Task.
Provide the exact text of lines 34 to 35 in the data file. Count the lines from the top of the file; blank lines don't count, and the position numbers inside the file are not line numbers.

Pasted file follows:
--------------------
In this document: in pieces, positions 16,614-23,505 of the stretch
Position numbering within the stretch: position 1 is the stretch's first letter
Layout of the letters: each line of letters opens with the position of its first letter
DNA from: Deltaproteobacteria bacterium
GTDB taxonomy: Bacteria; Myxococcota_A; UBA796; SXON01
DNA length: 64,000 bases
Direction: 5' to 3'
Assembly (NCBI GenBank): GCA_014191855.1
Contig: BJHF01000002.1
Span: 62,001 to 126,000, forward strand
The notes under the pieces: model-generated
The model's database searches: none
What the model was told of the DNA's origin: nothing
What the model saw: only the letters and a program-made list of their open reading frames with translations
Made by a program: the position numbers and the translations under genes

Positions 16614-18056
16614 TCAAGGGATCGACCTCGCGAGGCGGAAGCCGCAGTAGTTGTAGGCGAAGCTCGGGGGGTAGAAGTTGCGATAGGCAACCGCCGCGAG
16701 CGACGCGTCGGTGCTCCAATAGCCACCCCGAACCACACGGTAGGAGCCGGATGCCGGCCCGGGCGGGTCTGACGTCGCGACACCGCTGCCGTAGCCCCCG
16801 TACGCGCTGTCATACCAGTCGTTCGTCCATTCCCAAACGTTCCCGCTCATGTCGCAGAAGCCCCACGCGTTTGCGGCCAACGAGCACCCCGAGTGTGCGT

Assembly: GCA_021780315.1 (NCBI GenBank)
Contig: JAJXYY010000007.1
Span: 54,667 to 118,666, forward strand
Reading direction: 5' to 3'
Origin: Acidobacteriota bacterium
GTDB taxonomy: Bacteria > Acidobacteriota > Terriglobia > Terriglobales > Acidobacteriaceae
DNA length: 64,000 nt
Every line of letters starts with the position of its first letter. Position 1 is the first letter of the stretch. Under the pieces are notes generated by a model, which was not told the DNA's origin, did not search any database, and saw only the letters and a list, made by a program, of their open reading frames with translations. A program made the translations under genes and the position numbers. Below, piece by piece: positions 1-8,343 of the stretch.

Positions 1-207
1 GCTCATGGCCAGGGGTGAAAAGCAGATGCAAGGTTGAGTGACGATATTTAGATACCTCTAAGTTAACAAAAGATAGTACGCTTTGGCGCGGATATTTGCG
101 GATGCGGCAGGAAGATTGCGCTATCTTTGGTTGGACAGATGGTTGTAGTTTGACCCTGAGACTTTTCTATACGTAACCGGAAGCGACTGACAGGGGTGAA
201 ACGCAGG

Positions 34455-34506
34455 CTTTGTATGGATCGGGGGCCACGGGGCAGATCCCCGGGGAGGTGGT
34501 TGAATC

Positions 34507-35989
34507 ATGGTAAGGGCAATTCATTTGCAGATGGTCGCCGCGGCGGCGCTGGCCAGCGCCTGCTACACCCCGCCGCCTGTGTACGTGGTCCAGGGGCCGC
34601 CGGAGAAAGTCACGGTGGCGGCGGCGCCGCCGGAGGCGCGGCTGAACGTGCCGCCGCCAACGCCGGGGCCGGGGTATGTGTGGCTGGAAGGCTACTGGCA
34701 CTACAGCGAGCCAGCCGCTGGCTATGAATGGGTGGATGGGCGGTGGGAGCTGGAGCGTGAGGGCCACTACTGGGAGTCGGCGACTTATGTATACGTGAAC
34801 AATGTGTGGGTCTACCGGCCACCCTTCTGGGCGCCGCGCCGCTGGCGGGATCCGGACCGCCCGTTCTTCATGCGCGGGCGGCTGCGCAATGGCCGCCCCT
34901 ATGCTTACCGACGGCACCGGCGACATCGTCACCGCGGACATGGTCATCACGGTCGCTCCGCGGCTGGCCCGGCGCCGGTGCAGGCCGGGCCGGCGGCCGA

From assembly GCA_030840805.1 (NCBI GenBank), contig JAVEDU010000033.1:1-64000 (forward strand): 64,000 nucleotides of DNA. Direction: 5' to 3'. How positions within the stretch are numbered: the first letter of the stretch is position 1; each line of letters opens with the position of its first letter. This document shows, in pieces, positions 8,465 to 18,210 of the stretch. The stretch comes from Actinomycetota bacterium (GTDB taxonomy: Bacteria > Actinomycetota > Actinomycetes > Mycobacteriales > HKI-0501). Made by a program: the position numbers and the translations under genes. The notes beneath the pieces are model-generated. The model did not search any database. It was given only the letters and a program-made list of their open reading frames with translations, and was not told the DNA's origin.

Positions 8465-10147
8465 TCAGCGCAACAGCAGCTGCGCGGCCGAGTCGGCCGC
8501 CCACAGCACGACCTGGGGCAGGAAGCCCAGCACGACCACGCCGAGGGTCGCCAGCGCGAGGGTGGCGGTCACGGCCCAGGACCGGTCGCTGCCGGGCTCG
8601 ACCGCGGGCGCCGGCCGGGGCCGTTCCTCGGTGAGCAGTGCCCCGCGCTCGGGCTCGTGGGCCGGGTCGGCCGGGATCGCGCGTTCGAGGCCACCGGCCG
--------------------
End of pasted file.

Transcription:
34501 TGAATC

Positions 34507-35989